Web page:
My mom made a jello mold of her brain with a blackberry to represent her tumor. #darksenseofhumor

Too soon?

Never! I am one of those people who thinks there is no topic off limits when it comes to humor. Anything can be funny under the right circumstances. I tread lightly when it comes to delicate topics, at least I used to pre-injury. Or did I?

There were times before my surgery I offended people with my sarcasm. The horoscope book, Relationships, describes Libra I as having "a wry sense of humor and often a biting wit." Perhaps I use it as a rationalization, but the next sentence seems insightful. "Their humor is generally not intended to hurt, however, or even to make others laugh, but to make them think."

So, what do you think of my dessert contribution to Thanksgiving dinner? It expresses gratitude and though icky looking, was quite delicious.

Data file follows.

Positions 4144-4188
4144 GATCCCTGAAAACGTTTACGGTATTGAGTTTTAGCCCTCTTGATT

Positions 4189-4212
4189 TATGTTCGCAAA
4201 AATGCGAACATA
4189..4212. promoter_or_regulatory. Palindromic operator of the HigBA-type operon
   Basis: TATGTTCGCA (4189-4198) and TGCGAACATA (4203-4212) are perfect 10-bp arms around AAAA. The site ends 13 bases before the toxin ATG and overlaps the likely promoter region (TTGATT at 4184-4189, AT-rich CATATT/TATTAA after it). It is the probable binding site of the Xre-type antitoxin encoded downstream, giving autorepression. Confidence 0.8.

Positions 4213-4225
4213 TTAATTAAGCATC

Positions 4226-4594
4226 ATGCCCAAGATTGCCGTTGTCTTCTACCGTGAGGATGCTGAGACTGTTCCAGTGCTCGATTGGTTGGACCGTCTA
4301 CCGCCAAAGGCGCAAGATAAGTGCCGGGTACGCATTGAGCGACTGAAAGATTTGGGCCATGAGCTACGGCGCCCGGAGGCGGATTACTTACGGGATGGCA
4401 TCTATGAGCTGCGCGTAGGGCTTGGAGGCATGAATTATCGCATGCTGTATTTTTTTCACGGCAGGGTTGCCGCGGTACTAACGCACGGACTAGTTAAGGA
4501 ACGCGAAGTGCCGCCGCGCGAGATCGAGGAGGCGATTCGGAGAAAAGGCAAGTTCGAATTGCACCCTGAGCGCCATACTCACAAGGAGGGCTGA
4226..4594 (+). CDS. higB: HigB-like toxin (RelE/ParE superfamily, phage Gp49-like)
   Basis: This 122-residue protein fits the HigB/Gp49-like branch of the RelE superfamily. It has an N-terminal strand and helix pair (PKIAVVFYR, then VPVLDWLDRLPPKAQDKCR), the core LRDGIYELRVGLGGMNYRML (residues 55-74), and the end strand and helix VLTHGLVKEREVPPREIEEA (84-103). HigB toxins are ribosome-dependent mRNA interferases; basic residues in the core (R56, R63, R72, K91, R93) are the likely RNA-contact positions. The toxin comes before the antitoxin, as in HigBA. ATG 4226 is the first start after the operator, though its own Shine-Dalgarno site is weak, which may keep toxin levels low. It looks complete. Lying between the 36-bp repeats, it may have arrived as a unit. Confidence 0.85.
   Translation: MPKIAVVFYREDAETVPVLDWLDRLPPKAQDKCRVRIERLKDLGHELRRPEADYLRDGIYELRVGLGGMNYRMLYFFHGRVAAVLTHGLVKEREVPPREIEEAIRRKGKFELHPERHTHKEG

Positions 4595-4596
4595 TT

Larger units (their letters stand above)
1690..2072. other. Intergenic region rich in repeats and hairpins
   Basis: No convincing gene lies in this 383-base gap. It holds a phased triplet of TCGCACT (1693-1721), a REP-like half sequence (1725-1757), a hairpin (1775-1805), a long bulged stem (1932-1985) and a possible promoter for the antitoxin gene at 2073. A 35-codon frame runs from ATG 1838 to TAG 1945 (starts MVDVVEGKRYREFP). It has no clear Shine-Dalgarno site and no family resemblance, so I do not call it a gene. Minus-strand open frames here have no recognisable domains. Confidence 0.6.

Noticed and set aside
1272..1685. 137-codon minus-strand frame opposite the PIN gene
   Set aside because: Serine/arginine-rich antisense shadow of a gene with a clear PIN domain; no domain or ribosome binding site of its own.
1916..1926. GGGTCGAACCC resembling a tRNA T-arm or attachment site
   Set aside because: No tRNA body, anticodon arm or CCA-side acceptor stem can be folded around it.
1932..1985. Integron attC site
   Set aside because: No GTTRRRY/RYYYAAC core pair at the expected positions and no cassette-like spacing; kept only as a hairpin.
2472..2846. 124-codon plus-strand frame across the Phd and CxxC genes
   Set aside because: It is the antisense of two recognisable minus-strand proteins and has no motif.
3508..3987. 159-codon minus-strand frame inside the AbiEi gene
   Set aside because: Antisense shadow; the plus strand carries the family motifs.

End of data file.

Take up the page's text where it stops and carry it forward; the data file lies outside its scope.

Friday, November 16, 2012

Still mourning life before brain injury

Last night I dreamed that I was in my classroom trying to teach a math lesson. There was a mix of children and adults, but mostly adults. I had them standing in a circle to act out a problem. They were holding some big strands of string in a big tangled ring. I realized I was explaining the problem incorrectly and we really needed a Venn Diagram, so I started giving individual orders to people. I yelled and pointed at them, "You over! You under!" I couldn't remember anyone's name and I was going too fast. Of course, confusion built and the questions began. Me? What do you mean under? Under where?* Soon they were a tangled mess and I was yelling at everyone. WHY DON"T YOU LISTEN! WHAT PART OF OVER IS DIFFICULT FOR YOU! I even yelled for my assistant, asking why no one was helping me. Naturally, I got no help because no one had any idea what I was trying to do.